On May 4, 2017, a class action lawsuit in the U.S. District Court for the District of Colorado on behalf of credit unions, banks, and other financial institutions was filed against a national restaurant chain seeking to recover damages incurred as a result of a data breach.
According to the allegations in the complaint, the defendant was the victim of a data breach where hackers stole the names and credit card information of defendant’s and plaintiffs’ customers. As a result, the plaintiff financial institutions incurred substantial losses when they were forced to take steps such as cancelling or reissuing affected debit and credit cards, closing affected accounts, refunding cardholders for unauthorized transactions, and increasing fraud monitoring. The plaintiffs allege that the data breach was both foreseeable and preventable, and was directly caused by the defendant’s failure to implement or maintain adequate data security measures for customer information.
Specifically, the plaintiffs point out that the defendant suffered a data breach in 2004. This prior breach, coupled with the string of high profile data breaches in recent years, should have put the defendant on notice that such breaches were occurring throughout the restaurant industry. Despite the threat, the defendant allegedly failed to implement a number of industry best practices. The plaintiffs claim that the defendant ignored industry standards for data security.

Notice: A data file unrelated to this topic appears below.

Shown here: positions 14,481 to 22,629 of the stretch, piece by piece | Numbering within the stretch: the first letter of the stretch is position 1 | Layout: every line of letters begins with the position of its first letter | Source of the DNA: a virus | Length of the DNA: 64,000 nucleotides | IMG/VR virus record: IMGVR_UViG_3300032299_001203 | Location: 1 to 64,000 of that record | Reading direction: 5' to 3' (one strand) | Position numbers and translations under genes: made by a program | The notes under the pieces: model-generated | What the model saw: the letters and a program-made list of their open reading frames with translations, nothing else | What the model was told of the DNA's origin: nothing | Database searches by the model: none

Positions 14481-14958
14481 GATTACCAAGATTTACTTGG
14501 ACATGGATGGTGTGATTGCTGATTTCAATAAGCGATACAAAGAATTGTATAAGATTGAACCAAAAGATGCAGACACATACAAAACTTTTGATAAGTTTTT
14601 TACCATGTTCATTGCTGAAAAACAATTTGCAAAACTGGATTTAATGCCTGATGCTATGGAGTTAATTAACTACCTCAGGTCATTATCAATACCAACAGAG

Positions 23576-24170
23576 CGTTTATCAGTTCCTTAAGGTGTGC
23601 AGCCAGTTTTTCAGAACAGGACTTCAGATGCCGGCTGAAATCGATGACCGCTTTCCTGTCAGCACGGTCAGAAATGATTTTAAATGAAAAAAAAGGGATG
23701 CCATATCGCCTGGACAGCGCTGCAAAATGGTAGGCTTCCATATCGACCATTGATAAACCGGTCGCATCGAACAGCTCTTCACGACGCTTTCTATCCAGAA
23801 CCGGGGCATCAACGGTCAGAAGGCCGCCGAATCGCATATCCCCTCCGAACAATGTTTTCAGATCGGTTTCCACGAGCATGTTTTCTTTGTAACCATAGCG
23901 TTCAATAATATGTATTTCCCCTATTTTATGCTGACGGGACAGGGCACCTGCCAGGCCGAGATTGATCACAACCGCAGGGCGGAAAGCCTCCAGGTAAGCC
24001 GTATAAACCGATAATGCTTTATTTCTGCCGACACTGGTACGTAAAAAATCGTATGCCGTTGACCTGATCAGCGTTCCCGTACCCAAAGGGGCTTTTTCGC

The plaintiffs’ in this case are suing for simple negligence and negligence per se under state law. The negligence claim is based on the argument that (1) the defendant owes a duty of care to the plaintiffs to provide adequate security to protect their mutual customers’ personal and financial information, (2) the defendant breached this duty by failing to maintain updated EMV card systems and POS terminals, and (3) as a result of the foreseeable data breach, the plaintiffs suffered substantial losses. The negligence per se claim additionally argues that the defendant violated § 5 of the FTC Act (and similar state statutes) by failing to use reasonable measures to protect credit and debit card information and not complying with applicable industry standards, which constitutes negligence per se.
The case is Bellwether Community Credit Union v. Chipotle Mexican Grill, Inc.